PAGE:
In Week 8, we had an interesting old-school Semi-Slav Meran (think Larsen, Uhlmann, and other giants of 1960s Candidate Matches!) with lots of twists and turns.
Quick Chess History Preamble
Before proceeding, you must, must play over these titanic Uhlmann-Larsen Semi-Slav games. You’ll be glad you did. Larsen in his heyday really uncorked some nice tactics and had a nice positional flow as well. And Uhlmann was no weakie, scoring quite a few wins over Larsen in his career.
From 1968. Larsen finds a back-rank weakness to conclude the game, demonstrating the power of a Q&N versus weak pawns.
From the 1971 Candidates Match. Computers showed this to be a swindle where black should have lost but it was still a nice king-hunt.
And my personal favorite, also from the 1971 Candidates Match, Larsen ends the game with a spectacular bishop move that overloads white’s forces.
OK, now that this necessary historical detour is out of the way, on with the USCL action.
USCL Week 8 Meran Action
Vinay Bhat (SF) – Alexander Stripunsky (QNS) USCL Week 8, Semi-Slav Meran
1. d4 d5 2. c4 c6 3. Nf3 Nf6 4. Nc3 e6 5. e3 Nbd7 6. Bd3 dxc4 7. Bxc4 b5
I want to draw the readers’ attention to the interesting try popularized by Larsen and Korchnoi in the 1960s, 8. Bb3!?. After, for example, 8…b4 9. Ne2 Ba6 10. O-O Be7 11. Re1 O-O 12. Nf4 Nd5? (12… c5 13. e4 c4 14. Bc2 is very complex) 13. e4 Nxf4 14. Bxf4 white was simply better in and won in the ending,1-0 Kortschnoj,V-Ciric,D/Leningrad 1964. And 8. Be2 is a totally different story, too. The text is by far the most popular, but an argument can be made not to block up the d-file.
8… Bd6 9. O-O O-O 10. Qc2 Bb7 11. a3 a5!?
Here, 11… Qe7 was met by the surprising gambit 12. Ng5!? Bxh2+ 13. Kxh2 Ng4+ 14. Kg1 Qxg5 15. f3 and black could not hold the position in the long run, 1-0 Vyzmanavin,A (2580)-Shirov,A (2710)/Tilburg 1992.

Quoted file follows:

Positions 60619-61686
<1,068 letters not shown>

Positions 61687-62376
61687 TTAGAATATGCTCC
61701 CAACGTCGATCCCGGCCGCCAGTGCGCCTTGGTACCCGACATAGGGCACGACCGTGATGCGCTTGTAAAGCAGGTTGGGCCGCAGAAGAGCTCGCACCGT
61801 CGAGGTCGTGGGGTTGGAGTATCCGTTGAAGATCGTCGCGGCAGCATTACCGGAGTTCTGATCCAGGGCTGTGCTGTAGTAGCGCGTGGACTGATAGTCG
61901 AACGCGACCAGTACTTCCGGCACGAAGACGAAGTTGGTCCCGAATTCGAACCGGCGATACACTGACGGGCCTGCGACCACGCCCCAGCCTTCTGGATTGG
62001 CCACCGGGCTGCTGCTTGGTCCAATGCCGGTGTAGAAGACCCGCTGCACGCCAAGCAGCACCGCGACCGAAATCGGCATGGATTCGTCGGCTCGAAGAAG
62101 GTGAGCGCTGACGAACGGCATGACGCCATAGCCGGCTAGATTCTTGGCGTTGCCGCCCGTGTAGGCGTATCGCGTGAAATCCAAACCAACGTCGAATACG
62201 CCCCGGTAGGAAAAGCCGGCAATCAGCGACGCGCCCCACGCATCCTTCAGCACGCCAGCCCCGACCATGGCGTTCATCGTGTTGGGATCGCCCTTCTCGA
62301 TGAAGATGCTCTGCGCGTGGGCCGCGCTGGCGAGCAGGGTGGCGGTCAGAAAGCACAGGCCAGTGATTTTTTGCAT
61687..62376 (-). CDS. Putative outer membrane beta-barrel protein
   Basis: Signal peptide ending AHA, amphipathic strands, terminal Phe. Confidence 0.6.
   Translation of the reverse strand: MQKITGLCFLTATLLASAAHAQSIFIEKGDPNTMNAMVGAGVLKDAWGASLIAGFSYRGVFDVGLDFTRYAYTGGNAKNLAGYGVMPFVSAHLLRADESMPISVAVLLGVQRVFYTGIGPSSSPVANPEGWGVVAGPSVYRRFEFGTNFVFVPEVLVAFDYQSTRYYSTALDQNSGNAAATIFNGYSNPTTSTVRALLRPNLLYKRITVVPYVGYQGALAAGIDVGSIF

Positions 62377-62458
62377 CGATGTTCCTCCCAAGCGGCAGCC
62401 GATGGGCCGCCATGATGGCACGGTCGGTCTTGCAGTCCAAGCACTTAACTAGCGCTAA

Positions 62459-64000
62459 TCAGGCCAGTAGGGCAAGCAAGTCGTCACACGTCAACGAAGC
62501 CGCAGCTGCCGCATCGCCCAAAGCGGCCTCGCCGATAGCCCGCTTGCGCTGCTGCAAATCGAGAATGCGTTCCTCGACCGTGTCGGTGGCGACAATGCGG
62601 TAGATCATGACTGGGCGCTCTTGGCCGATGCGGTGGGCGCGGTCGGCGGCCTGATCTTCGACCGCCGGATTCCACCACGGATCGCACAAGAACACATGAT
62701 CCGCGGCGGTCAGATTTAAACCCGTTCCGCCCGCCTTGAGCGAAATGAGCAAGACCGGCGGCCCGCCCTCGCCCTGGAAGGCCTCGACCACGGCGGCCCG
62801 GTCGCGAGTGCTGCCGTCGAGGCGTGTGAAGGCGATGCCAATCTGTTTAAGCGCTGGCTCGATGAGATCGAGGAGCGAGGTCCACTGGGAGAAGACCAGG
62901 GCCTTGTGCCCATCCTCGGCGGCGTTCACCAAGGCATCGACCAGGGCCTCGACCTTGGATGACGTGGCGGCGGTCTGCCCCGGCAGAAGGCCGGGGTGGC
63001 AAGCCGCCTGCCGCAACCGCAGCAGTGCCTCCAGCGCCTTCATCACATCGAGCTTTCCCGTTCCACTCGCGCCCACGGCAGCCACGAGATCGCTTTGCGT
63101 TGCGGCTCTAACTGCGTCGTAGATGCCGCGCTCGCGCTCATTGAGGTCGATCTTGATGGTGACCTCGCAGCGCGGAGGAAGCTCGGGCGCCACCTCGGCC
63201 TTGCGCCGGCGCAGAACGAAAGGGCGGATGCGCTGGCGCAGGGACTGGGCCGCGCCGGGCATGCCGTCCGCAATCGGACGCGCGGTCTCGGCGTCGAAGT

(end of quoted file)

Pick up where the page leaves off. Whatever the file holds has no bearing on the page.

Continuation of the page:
12. e4!? Slovenian GM Alexander Beliavsky is a connoisseur of slow build-ups. Here, he preferred 12. Bd2!? Qe7 13. h3 b4 14. axb4 axb4 15. Ne4 Nxe4 16. Bxe4 Nf6 17. Bd3 c5 18. dxc5 Bxc5 19. Rxa8 Rxa8 20. Rc1 Bd6 21. e4 Nd7 22. Bg5 f6 23. Be3 Rc8 24. Bc4 Ne5 (24… Bc5!) 25. Nxe5 Bxe5 26. Qb3 Kf8 27. f3 Rc6 28. Rd1 Bxb2?? (28…h6 +=) 29. Bb5 Rc3 30. Qxb2 Rxe3 31. Qd4! 1-0 Beliavsky,A (2545)-Platonov,I/Kiev 1978. A very nice piece win tactic at the end. With the game move, white asserts in the center. However, observe the note to black’s 15th and also black’s suggested improvement on move 16. These seem to suggest black is OK here. We might want to focus on 12. Bd2!? again as unassuming as that looks.
12… e5 13. dxe5 Nxe5 14. Nxe5 Bxe5 15. h3 Re8!?
Dubious looks 15… c5?! 16. Bxb5! (The other capture, 16. Nxb5 is met by the perplexing 16…c4! 17. Bxc4 Nxe4 with some activity) 16… Bxc3 17. bxc3 Bxe4 18. Qe2 and white was definitely better. However, black hung on and drew later, 1/2-1/2 Epishin,V (2615)-Dokhoian,Y (2545)/Moscow 1991/URS-ch
But very interesting and logical here is 15… Nh5!? 16. Ne2 Re8? (16…Qd6! 17. f4 Rad8!, a key Meran tactic to remember, and it’s fully equal!) and white won, 1-0 Maric,A (2443)-Tkeshelashvili,S (2286)/New Delhi 2000. It’s always thematic in Merans to work on the dark squares.
16…Qe7? Black misses the nice resource 16… Bd4! with level chances.
17. Ne2! Now black has problems with his sleeping Bishop on b7 and strange queenside pawns.
17…Bc7 Nothing is solved by 17… Rad8 18. Rad1.
18. Bc5! Bd6 19. Bxd6 Qxd6 20. f4? Up to this point, white had a clear and pleasant advantage, with the passive B/b7. However now he’s too impulsive and lets that fellow out of the box. After the simple 20. Rad1! black is suffering. For example, (20… Qc7 21. Bxb5 Nxe4 22. Nd4 and white maintains a plus.
20… c5! We’re out of the opening now, and black opportunistically has created a good game. I will just draw attention at the end to one very USCL-style double blunder that occurred.
21. e5 Qb6 22. Rf2 c4 23. Bf5 Nd5 24. Re1 Ne3 25. Qb1 Nxg2 26. Rd1 Rad8 27. Bd7 Re7 28. Rd6 Qc5 29. Qd1 Ne3?? Time pressure? Very nice was 29… Nxf4!! 30. Nxf4 Qxe5 31. Ng2 Qg3 32. Kf1 Be4 33. Nf4 Bd3+ 34. Nxd3 Qxd6 and wins.
30. Bc6? Maybe also time trouble? White misses the escape 30. Bxb5! Rf8 31. Qd4 Qxb5 32. Nc3 Qe8 33. Qxe3 Re6 and it’s equal!
30… Rxd6 31. Qxd6 Qxc6 32. Qxc6 Bxc6 33. Nd4 Bd7 0-1